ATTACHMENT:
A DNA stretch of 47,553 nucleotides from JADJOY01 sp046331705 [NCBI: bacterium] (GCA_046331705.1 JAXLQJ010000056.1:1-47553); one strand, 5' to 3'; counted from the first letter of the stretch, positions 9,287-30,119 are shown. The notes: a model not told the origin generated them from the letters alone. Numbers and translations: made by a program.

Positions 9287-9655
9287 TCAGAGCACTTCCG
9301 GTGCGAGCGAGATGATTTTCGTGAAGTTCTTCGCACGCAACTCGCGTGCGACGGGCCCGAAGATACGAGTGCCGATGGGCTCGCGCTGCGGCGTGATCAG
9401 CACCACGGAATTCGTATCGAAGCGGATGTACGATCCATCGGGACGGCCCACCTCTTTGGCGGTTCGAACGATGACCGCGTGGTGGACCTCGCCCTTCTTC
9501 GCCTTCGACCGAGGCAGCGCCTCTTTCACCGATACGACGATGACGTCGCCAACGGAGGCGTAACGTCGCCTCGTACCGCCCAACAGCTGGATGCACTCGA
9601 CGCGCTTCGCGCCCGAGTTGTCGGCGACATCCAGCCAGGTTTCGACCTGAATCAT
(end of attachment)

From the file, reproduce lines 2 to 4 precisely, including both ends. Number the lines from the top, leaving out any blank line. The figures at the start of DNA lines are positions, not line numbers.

Positions 9287-9655
9287 TCAGAGCACTTCCG
9301 GTGCGAGCGAGATGATTTTCGTGAAGTTCTTCGCACGCAACTCGCGTGCGACGGGCCCGAAGATACGAGTGCCGATGGGCTCGCGCTGCGGCGTGATCAG